Professor with background in cellular imaging and analysis joins research office leadership team
John Svaren, professor of Comparative Biosciences at the School of Veterinary Medicine and director of the Waisman Center IDD Models Core, has been named the interim Associate Vice Chancellor for Research in the Biological Sciences.
Svaren replaces Cynthia Czajkowski in that role. Czajkowski was recently named interim Vice Chancellor for Research and Graduate Education.
The Associate Vice Chancellor (AVC) for Biological Sciences provides leadership in the Office of the Vice Chancellor for Research and Graduate Education (OVCRGE) for biological sciences and interdisciplinary research across campus. Other OVCRGE responsibilities include divisional area recruitment and retention, grant matches, faculty awards, Fall Competition awards, and special initiative awards such as Research Forward.
“John comes to the AVC position with a strong understanding of what is needed to enhance, support and grow research across the biological sciences,” says Czajkowski. “His administrative experiences in running a successful research core at the Waisman Center, reviewing grants for NIH and other external funding agencies, being a past member of the UW- Madison Biological Divisional Committee as well as an active participant in multiple graduate student training program gives him a broad perspective for initiating and overseeing OVCRGE-funded research opportunities and for supporting campus research core facilities.”
“I am looking forward to this new leadership opportunity and to interact with and support researchers in the biological sciences across campus,” says Svaren. “The interdisciplinary research enterprise at UW–Madison has been a tremendous asset and I hope to help foster continued growth so that our research mission remains on the cutting edge.”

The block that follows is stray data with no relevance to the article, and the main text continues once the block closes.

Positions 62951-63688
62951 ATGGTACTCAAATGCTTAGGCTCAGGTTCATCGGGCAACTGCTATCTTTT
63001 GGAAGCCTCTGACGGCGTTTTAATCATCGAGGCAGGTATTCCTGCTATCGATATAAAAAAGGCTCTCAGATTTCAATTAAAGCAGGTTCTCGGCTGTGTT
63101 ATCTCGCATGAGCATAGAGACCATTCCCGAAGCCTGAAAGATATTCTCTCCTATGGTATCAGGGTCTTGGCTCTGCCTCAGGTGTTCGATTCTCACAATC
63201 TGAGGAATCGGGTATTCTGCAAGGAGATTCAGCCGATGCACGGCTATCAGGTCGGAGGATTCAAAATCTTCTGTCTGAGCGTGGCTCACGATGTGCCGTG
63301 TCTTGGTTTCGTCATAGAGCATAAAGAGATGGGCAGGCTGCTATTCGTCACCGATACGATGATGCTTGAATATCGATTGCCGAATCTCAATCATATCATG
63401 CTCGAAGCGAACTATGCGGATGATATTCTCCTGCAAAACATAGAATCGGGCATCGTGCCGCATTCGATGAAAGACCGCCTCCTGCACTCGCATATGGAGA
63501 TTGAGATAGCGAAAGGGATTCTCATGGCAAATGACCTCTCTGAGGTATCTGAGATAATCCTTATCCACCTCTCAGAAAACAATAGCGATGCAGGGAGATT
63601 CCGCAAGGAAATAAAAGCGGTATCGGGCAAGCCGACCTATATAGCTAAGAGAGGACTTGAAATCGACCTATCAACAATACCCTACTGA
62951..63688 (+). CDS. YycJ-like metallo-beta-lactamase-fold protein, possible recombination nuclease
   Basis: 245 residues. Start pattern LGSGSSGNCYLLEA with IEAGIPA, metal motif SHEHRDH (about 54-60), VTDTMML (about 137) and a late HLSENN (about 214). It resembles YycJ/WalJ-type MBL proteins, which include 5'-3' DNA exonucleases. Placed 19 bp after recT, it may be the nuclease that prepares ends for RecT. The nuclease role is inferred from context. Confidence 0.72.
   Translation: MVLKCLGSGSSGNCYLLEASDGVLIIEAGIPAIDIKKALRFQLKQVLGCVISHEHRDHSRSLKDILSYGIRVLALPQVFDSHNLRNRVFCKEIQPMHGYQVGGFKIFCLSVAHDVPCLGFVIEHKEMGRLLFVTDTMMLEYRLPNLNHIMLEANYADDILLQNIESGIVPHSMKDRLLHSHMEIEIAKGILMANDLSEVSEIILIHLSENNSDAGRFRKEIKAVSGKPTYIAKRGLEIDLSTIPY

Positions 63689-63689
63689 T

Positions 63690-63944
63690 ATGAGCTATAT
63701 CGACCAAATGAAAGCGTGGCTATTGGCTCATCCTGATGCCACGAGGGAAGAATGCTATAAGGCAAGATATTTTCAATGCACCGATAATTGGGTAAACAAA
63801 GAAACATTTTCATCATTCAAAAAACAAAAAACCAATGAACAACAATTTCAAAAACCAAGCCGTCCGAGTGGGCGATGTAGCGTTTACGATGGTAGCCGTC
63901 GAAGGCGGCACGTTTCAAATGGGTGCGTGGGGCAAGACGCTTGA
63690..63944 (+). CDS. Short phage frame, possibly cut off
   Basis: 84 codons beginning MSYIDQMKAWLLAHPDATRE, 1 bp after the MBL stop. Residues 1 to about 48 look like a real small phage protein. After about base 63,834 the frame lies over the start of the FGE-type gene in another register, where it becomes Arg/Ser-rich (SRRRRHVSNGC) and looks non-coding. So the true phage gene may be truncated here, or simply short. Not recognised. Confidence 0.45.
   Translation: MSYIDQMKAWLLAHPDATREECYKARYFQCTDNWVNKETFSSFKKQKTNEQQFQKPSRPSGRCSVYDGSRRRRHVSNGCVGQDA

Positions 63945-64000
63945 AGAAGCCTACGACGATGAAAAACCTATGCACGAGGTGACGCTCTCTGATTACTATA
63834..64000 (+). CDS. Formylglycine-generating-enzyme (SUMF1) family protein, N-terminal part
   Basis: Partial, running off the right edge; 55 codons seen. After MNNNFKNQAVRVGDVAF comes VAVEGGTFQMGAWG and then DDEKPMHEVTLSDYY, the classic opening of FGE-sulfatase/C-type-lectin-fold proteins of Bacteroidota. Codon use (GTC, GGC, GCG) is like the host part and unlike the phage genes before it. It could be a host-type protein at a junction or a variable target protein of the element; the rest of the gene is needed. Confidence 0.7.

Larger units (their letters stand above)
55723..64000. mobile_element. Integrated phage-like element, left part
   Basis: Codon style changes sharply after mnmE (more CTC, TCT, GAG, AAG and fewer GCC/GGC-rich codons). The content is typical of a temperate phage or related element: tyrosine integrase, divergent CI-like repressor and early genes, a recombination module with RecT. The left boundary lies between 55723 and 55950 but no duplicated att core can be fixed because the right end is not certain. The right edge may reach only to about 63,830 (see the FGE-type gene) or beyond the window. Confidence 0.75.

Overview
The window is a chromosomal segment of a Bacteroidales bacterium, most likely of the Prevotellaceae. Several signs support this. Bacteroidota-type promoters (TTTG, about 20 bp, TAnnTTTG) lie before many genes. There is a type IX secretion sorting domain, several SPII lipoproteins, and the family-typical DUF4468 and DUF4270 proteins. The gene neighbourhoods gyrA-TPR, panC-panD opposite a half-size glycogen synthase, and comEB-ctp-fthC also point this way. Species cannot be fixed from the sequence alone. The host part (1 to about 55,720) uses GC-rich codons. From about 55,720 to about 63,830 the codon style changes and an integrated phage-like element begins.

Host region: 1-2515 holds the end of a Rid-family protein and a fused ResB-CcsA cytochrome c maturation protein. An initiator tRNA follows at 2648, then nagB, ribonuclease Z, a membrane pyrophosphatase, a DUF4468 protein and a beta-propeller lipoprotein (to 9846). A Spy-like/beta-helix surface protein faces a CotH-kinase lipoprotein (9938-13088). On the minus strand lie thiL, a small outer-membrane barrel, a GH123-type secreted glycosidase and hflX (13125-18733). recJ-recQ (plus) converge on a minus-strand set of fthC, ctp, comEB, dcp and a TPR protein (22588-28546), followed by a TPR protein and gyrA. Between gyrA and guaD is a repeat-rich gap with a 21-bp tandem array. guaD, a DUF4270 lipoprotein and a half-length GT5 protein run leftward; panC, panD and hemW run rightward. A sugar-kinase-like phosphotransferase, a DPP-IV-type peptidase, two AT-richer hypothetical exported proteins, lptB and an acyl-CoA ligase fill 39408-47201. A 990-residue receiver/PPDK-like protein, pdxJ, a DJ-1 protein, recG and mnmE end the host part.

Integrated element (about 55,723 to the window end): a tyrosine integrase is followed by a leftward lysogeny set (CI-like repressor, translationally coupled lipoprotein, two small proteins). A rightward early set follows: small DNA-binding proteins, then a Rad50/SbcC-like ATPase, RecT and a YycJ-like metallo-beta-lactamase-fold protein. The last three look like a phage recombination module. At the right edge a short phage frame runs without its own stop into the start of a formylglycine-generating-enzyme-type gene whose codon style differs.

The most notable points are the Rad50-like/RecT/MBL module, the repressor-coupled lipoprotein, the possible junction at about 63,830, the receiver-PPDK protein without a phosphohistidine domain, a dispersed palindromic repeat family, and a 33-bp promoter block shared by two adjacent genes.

Svaren’s research interest is in transcriptional regulation of peripheral nerve myelination and Charcot-Marie-Tooth Disease (CMT). Peripheral nerves connect the brain and spinal cord to our limbs and organs, serving as vital communication relays.
CMT is one of a group of disorders that cause damage to the peripheral nerves—the nerves that transmit information and signals from the brain and spinal cord to muscles, as well as sensory information such as touch, back to the spinal cord and brain. CMT typically affects the longest nerves in the arms and legs. CMT typically becomes evident in childhood or adolescence, and its progression leads to muscle weakness and atrophy decreased sensation, impaired balance, and foot curvature that requires bracing and/or surgery.
According to the National Institute of Neurological Disorders and Stroke, CMT is one of the most common inherited neurological disorders, affecting an estimated 126,000 individuals in the U.S. and 2.6 million people worldwide. There is currently no cure for CMT but Svaren’s lab is working to better understand the molecular machinations behind the disease. His lab focuses on the most common type of CMT, CMT1A.
Aside from basic science studies, Svaren’s lab has identified novel therapeutic strategies to treat CMT disease, and they have implemented discovery approaches in collaboration with clinicians and industry for novel biomarker assessments that can be used in clinical trials for major forms of CMT. As part of these efforts, Svaren is currently a board member of the Charcot-Marie-Tooth Association and serves as chair of its scientific advisory board.
Svaren is a Vilas Associate Research Award recipient, Outstanding Mentor Awardee in the Ronald E. McNair Post-Baccalaureate Achievement Program, and has received a Pfizer Research Award from the School of Veterinary Medicine. Svaren is a member of the American Society for Neurochemistry, International Society for Neurochemistry, Peripheral Nerve Society, American Society for Biochemistry and Molecular Biology, and Society for Neuroscience.
### By Natasha Kassulke, email@example.com